January 3, 2007

Virtual appliances, virtual SaaS?

I chatted with VMware today about virtualization, virtual appliances, and so on. But first we covered some basics:

As for how this all plays with appliances and SaaS – that’s largely a future, but potentially a very interesting one. Here’s what I mean.

In July, 2005, VMware starting pushing the concept of “virtual appliance” with 6 ISVs, mainly large software vendors who wanted to make their software easy to deploy for evaluation cycles. By November, 2006 they’d rolled out a “marketplace” with 380 ISVs, although many of those seem to be single individuals offering software for free. Microsoft, Cisco and so on have rival announcements of partnerships and so on, but I haven’t ascertained whether these get past the Barney level (“I love you, you love me” without real substance).

Basically, a virtual appliance is a bundled software stack (e.g., DBMS plus OS), with more or less the same ease-of-deployment advantages boasted by regular appliances (assuming, of course, that you’ve deployed virtualization in the first place). However, virtual appliances lack the other big advantage of regular appliances – specialized hardware. Right now, they do not support the networking cards, encryption chips, and so forth that many appliance vendors use. What’s more, as I noted previously, I don’t see how they could be as well tuned in their hardware/software combinations as real appliances are. VMware has APIs and a “community source” program to encourage one-off extensions to support special hardware, but mainly this is an area where future innovation will be needed. As to when that innovation will come, and whether it will come primarily from the hardware or the virtualization side — well, that remains to be seen. But if I wanted to grow market share or start a new venture on the hardware side today, I’d be looking to generic appliance support (with a strong blade orientation, of course) as the way to make my mark.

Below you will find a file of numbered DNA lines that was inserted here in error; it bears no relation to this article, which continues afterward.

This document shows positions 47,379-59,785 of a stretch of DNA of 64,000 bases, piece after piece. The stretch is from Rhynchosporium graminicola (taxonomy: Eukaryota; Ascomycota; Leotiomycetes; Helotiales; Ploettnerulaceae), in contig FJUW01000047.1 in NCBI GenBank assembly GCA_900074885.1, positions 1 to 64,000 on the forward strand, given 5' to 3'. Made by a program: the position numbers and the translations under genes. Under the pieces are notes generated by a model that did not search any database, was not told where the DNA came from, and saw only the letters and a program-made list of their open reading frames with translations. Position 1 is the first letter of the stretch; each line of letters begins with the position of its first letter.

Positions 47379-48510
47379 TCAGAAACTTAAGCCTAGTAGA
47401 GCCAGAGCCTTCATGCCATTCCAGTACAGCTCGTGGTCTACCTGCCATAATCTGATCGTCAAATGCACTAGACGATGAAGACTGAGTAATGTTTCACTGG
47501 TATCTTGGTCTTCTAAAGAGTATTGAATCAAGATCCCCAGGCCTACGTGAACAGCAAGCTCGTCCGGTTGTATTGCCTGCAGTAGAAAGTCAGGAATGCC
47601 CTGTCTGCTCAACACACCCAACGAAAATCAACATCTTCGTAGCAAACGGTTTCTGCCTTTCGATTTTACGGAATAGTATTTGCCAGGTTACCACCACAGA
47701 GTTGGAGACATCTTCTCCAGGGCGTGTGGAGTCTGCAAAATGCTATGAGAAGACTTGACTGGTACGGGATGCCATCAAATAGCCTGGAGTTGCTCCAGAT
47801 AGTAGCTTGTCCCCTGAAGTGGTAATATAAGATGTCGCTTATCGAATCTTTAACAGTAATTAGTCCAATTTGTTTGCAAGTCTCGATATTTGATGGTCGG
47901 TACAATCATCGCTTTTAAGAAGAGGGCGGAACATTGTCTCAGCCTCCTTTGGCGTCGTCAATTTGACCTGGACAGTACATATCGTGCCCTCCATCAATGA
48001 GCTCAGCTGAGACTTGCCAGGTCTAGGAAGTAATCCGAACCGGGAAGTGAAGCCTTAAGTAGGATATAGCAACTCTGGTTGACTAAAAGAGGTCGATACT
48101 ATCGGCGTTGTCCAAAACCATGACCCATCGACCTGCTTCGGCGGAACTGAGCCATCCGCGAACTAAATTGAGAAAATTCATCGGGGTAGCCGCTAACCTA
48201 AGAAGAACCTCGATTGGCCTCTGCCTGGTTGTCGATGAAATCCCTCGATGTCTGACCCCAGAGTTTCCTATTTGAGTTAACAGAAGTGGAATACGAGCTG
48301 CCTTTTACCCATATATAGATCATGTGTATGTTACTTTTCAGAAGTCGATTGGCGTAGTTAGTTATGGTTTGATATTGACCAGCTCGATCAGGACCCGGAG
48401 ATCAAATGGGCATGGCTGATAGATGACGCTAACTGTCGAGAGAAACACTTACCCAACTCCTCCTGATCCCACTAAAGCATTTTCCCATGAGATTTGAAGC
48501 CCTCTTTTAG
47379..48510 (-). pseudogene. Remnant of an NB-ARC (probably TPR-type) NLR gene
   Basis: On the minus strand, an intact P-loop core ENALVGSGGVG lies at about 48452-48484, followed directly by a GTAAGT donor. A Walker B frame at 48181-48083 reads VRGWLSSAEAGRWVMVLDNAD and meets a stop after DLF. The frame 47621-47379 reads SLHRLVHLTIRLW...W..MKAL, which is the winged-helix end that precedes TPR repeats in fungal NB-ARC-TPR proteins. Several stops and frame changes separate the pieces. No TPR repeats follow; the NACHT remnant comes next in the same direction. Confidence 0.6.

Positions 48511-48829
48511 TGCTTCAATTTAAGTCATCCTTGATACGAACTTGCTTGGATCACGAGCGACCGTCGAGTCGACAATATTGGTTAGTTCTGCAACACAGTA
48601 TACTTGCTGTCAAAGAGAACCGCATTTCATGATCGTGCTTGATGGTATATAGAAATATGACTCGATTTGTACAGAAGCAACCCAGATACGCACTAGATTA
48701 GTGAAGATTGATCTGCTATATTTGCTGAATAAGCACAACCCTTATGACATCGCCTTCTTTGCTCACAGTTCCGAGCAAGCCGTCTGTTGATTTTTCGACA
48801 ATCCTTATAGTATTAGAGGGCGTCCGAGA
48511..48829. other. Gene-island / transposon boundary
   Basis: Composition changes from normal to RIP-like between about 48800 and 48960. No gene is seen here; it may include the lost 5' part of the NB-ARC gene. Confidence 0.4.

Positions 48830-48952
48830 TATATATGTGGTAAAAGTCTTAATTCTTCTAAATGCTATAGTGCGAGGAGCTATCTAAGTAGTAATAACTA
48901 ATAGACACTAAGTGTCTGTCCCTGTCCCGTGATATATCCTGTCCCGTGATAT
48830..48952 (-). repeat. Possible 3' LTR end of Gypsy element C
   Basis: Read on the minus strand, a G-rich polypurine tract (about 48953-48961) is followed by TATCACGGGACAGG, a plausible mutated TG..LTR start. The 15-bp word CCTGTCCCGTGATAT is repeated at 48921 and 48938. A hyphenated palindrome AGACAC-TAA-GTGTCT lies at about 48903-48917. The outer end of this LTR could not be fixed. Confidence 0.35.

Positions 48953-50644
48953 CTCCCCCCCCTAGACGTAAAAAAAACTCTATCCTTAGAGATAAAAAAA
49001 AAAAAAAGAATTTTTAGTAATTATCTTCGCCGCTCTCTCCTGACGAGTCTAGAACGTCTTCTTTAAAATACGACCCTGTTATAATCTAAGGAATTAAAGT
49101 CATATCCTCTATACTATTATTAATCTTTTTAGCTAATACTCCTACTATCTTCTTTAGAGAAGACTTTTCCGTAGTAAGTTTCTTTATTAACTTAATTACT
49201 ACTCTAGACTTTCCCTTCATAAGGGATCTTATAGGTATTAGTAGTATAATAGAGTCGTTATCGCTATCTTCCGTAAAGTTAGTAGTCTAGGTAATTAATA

And here’s something that very few people seem to have thought about so far – virtual SaaS. As with appliances, SaaS has as one of it major selling points ease of deployment. What’s more, another of its big virtues – rapid update cycle – requires super-easy deployment as well. Traditionally, this is done on a hosted basis. But there’s actually no reason the same benefits couldn’t be provided using virtual appliance technology. So if issues of data privacy or control or whatever are barriers to the adoption of SaaS applications – well, they won’t always have to be. Conversely, if traditional packaged software vendors want to co-opt SaaS’s benefits, they should be perfectly able to, performance-overhead-cost issues perhaps aside.

EDIT: The specific VMware gentleman I spoke with was


4 Responses to “Virtual appliances, virtual SaaS?”

  1. DBMS2 — DataBase Management System Services»Blog Archive » Data integration appliance vendor Cast Iron Systems on January 4th, 2007 8:51 pm

    […] Being even less dependent on hardware tweaks than some other appliance vendors, they might seem to be a natural candidate for the VMware “virtual appliance” strategy. But while Cast Iron has built a VMware-based prototype, the find that most of their customers don’t have a VMware infrastructure in place. Thus, going VMware-based would obviate many of the deployment advantages of the appliance format. • • • […]

  2. The Monash Report»Blog Archive » Proofpoint and VMware – an apparently non-trivial virtual appliance success story on January 12th, 2007 1:33 am

    […] I talked with Proofpoint today, and got a more positive view about VMware’s virtual appliance strategy than I’ve gotten from other appliance vendors. They cite over 500 downloads in the past couple of months, of which a significant fraction have turned into actual sales. Specific deployment scenarios they mentioned include: […]

  3. The Monash Report»Blog Archive » Sean McGrath correctly predicts the future of enterprise SaaS on January 20th, 2007 5:29 am

    […] I was proud of coming up with the idea to blend SaaS and appliances, but it turns out Sean McGrath beat me to it. • • • […]

  4. Check Point Software’s unusual appliance strategy | The Monash Report on June 30th, 2008 8:30 pm

    […] Point also has VMware-based virtual appliances, but so far isn’t getting much uptake of those except for demo purposes. Share: These icons […]

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